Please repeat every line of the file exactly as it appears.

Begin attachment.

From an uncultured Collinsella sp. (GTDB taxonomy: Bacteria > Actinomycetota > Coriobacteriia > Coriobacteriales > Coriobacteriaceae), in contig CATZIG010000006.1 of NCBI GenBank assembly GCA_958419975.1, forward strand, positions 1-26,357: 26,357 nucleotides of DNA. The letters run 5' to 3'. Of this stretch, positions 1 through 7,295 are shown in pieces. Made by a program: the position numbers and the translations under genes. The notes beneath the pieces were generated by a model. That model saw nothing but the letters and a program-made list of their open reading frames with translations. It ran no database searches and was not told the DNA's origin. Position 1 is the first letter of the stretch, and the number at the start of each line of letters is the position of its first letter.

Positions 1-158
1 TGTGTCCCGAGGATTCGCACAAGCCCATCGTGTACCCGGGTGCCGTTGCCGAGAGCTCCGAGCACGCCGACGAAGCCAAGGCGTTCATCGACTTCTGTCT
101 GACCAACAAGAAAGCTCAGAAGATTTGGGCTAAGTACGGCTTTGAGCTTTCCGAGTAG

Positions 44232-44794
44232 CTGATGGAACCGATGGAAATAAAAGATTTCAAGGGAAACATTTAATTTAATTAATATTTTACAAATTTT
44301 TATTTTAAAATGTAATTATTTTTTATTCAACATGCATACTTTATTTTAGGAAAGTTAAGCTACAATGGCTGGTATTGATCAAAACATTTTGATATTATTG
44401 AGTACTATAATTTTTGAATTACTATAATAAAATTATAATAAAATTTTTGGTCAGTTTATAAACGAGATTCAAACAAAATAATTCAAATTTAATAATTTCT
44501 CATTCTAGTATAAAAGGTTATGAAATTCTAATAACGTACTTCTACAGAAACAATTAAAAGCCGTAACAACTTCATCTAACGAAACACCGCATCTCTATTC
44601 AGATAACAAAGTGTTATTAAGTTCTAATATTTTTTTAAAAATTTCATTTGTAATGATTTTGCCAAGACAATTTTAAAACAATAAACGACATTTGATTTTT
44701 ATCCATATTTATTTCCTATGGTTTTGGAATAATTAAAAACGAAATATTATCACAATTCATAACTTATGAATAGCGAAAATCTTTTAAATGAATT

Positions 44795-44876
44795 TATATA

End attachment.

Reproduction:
From an uncultured Collinsella sp. (GTDB taxonomy: Bacteria > Actinomycetota > Coriobacteriia > Coriobacteriales > Coriobacteriaceae), in contig CATZIG010000006.1 of NCBI GenBank assembly GCA_958419975.1, forward strand, positions 1-26,357: 26,357 nucleotides of DNA. The letters run 5' to 3'. Of this stretch, positions 1 through 7,295 are shown in pieces. Made by a program: the position numbers and the translations under genes. The notes beneath the pieces were generated by a model. That model saw nothing but the letters and a program-made list of their open reading frames with translations. It ran no database searches and was not told the DNA's origin. Position 1 is the first letter of the stretch, and the number at the start of each line of letters is the position of its first letter.

Positions 1-158
1 TGTGTCCCGAGGATTCGCACAAGCCCATCGTGTACCCGGGTGCCGTTGCCGAGAGCTCCGAGCACGCCGACGAAGCCAAGGCGTTCATCGACTTCTGTCT
101 GACCAACAAGAAAGCTCAGAAGATTTGGGCTAAGTACGGCTTTGAGCTTTCCGAGTAG

Positions 44232-44794
44232 CTGATGGAACCGATGGAAATAAAAGATTTCAAGGGAAACATTTAATTTAATTAATATTTTACAAATTTT
44301 TATTTTAAAATGTAATTATTTTTTATTCAACATGCATACTTTATTTTAGGAAAGTTAAGCTACAATGGCTGGTATTGATCAAAACATTTTGATATTATTG
44401 AGTACTATAATTTTTGAATTACTATAATAAAATTATAATAAAATTTTTGGTCAGTTTATAAACGAGATTCAAACAAAATAATTCAAATTTAATAATTTCT
44501 CATTCTAGTATAAAAGGTTATGAAATTCTAATAACGTACTTCTACAGAAACAATTAAAAGCCGTAACAACTTCATCTAACGAAACACCGCATCTCTATTC
44601 AGATAACAAAGTGTTATTAAGTTCTAATATTTTTTTAAAAATTTCATTTGTAATGATTTTGCCAAGACAATTTTAAAACAATAAACGACATTTGATTTTT
44701 ATCCATATTTATTTCCTATGGTTTTGGAATAATTAAAAACGAAATATTATCACAATTCATAACTTATGAATAGCGAAAATCTTTTAAATGAATT

Positions 44795-44876
44795 TATATA